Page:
Underperformers 'Frog,' 'Carol' hurt bottomline
The Mouse House’s ears still looked perky Tuesday as Disney’s earnings came in flat in the quarter ended Jan. 2, a period when films like “A Christmas Carol” and “The Princess and the Frog” underperformed and lower attendance at theme parks were expected to hurt the company’s bottom line.
Yet the company’s performance can be seen as disappointing when compared with that of other entertainment congloms like Time Warner and News Corp., which posted solid gains during the same period. Viacom reports results Thursday.
Overall, the Walt Disney Co. earned $844 million in profits during its first fiscal quarter compared to $845 million a year ago, from revenue of $9.7 billion, up 1%.
Television networks, typically the biggest moneymaker at the company, was the only division to post significant gains, with profits up 11% to $724 million from a 7% surge in revenue to $4.2 billion, thanks mostly to subscriber growth overseas at the Disney Channel and higher affiliate and advertising revenue at ESPN.
Cablers, including ESPN, Disney Channel and ABC Family, posted a 5% gain in profit to $544 million as revenue was up 8% to $2.7 billion. Profits at ABC and local stations increased 30% to $180 million, while revenue rose 4.8% to $1.5 billion.
Ad sales at ABC in the current, second quarter are up 30% compared with last year’s upfronts, according to Disney chief financial officer Jay Rasulo, signaling that advertisers are willing to increase their marketing spending again. ESPN is up in the single digits compared with last year.
“However, advertisers continue to make their purchases very close to airdates, limiting our ability to read longer-term trends,” Rasulo said.
The studio overhauled its entire executive ranks during the quarter after Dick Cook resigned as chairman of the Walt Disney Studios in September and former Disney Channels topper Rich Ross took over in October, tasked with turning around a disappointing slate of films at the box office.
Despite taking a writedown on “Christmas Carol” and “Princess and the Frog,” the studio saw profits increase 30% to $243 million. The numbers improved mainly on several rounds of cost-cutting across the lot and strong sales for “Up” and “The Proposal” on homevideo. Overall revenue at the studio was flat at $1.9 billion.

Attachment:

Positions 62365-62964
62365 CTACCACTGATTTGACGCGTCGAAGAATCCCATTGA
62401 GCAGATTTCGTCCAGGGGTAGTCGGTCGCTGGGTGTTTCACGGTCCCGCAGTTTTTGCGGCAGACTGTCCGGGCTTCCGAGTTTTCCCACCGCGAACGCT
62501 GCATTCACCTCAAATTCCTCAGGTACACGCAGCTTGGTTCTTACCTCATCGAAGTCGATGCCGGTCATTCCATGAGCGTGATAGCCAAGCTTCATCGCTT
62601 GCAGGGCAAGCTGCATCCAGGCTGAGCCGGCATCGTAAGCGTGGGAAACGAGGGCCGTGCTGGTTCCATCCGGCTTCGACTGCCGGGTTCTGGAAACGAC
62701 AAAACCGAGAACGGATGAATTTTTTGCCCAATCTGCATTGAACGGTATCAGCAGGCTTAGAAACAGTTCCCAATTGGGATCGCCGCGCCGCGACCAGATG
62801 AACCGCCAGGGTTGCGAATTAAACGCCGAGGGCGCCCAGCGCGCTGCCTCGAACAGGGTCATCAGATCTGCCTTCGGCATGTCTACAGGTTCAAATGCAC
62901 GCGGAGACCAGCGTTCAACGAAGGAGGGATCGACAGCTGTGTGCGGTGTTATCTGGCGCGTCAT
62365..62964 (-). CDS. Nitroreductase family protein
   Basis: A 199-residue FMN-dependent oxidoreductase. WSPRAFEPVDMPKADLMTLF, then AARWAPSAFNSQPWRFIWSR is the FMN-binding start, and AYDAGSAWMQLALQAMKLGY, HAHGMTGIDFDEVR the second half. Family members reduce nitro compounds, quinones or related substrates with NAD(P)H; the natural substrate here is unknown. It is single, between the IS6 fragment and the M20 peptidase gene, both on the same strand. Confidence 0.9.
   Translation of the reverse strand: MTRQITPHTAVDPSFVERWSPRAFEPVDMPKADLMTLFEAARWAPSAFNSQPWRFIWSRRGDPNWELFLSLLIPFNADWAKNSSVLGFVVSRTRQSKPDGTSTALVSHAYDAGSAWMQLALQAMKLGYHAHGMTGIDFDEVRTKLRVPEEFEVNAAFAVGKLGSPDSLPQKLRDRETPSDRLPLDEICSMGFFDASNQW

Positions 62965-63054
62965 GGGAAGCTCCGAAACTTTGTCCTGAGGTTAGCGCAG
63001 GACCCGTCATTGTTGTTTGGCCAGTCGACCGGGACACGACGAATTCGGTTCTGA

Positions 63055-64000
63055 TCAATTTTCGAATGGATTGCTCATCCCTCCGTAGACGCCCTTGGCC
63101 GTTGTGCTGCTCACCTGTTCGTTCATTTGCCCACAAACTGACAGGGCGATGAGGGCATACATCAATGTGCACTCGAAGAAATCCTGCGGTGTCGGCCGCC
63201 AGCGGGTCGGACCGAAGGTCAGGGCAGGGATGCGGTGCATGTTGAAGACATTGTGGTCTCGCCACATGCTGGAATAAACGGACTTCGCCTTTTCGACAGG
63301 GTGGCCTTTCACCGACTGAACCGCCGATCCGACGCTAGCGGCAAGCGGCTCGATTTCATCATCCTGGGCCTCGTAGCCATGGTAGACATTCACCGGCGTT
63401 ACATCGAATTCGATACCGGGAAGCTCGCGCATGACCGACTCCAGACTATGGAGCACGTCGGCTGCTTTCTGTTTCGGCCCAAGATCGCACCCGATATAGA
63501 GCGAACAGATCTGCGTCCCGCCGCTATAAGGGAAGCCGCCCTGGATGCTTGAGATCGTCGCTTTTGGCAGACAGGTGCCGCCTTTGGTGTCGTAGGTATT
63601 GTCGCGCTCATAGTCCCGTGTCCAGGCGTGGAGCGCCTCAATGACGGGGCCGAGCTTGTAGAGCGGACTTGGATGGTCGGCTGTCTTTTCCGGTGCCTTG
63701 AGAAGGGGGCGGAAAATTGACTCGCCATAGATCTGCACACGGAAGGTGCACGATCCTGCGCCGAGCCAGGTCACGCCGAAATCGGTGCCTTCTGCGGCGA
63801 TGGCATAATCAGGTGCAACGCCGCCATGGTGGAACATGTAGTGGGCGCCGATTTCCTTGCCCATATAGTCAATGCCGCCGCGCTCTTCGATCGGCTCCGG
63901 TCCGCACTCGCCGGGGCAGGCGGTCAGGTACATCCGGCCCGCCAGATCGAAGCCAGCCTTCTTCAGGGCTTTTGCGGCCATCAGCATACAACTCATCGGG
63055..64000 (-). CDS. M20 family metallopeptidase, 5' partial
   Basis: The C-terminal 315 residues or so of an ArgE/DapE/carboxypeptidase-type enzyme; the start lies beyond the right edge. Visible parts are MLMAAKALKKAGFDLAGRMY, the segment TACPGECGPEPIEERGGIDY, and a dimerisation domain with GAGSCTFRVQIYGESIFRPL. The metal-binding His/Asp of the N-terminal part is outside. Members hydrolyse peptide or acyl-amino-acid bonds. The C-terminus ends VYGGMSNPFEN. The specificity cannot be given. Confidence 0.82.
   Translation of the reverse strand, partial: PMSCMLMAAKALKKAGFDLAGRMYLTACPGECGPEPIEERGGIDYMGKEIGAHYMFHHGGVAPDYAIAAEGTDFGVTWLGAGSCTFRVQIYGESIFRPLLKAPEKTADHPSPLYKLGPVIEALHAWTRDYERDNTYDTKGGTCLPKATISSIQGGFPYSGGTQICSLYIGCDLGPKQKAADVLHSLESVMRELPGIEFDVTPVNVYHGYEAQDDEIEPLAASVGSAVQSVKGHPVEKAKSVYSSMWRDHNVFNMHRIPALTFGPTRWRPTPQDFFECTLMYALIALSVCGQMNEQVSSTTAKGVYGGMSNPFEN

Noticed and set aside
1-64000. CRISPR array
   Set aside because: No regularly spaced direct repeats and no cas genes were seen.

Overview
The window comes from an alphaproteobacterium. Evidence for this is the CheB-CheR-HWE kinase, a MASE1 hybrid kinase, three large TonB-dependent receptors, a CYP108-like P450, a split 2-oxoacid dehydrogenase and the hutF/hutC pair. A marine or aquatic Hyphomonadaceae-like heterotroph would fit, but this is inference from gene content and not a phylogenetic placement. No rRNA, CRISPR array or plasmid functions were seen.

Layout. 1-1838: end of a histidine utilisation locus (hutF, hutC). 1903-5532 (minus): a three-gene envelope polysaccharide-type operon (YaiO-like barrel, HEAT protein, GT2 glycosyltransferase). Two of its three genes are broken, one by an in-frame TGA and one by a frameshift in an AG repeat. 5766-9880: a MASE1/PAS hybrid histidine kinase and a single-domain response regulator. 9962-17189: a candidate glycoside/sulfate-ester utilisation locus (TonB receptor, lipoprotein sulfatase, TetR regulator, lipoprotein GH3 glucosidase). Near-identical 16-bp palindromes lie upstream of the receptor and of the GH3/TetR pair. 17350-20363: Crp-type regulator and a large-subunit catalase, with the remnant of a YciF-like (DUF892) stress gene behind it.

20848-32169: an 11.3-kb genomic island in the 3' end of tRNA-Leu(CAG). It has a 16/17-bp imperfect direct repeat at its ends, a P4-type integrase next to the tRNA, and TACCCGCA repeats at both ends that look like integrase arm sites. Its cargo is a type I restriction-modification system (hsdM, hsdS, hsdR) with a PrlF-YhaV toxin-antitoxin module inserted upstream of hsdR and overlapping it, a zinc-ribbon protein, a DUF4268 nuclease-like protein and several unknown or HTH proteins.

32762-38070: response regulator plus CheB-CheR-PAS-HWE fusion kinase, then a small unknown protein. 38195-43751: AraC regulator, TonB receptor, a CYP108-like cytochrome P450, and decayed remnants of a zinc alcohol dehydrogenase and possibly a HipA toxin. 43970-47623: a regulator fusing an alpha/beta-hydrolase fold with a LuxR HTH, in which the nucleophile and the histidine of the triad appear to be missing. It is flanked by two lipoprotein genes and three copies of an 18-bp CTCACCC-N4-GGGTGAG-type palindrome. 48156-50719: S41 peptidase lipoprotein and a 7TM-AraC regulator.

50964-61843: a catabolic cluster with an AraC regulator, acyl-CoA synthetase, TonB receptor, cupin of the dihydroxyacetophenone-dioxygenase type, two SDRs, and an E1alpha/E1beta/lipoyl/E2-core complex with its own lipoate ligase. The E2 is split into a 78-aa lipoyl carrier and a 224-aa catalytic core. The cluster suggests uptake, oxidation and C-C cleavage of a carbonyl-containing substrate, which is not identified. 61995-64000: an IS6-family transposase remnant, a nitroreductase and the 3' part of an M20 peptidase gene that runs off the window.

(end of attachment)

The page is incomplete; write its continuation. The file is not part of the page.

Studio should see significant gains this year as Disney is readying to unspool one of its strongest slates in years. Tentpoles include next month’s “Alice in Wonderland” plus “Toy Story 3,” “Prince of Persia: The Sands of Time,” “The Sorcerer’s Apprentice,” “You Again” and “Tron Legacy.”
During a call with investors, company chief Robert Iger declined to discuss industry chatter that Miramax is for sale.
Meanwhile, the Mouse House is showing improvement when it comes to videogames. That area of the biz reduced losses from $45 million a year ago to $10 million. An increase in subscriptions at Club Penguin boosted Disney Online, while lower marketing expenses and production costs helped Disney Interactive Studios. Revenue at the interactive media unit decreased 29% to $221 million on the release of fewer games. Disney has been said to be eyeing Electronic Arts as a potential acquisition to grow its games biz.
It certainly sees Apple’s new iPad as a way to help its interactive media arm.
Iger said the tablet “has a lot of potential” and “could be a game changer in terms of enabling us to essentially create new forms of content.” He pointed to ESPN’s “ScoreCenter” as a way to offer consumers a different form of entertainment that’s not available on a traditional computer or TV screen but on Apple’s iPhone. “Suddenly, we have a platform where you can really make those scores come to life,” Iger said.
Sales at Disney’s theme parks were essentially flat at $2.7 billion, with profits down just 2% to $375 million, helped by an increase in attendance in the U.S. because of discounted tickets.
While resort bookings are down 10% so far this quarter, analysts had worried that the recession would keep even more consumers at home. The number of visitors to Disney’s theme parks will have many upbeat that consumer confidence is starting to help turn the economy around.
They may have left their homes, but consumers spent less on merchandise. Sales at theme parks were down, and they were also off 3% at Disney’s consumer products arm, lowering profits by 8% to $243 million. Interest in “High School Musical” and “Hannah Montana” gear is waning, the company said.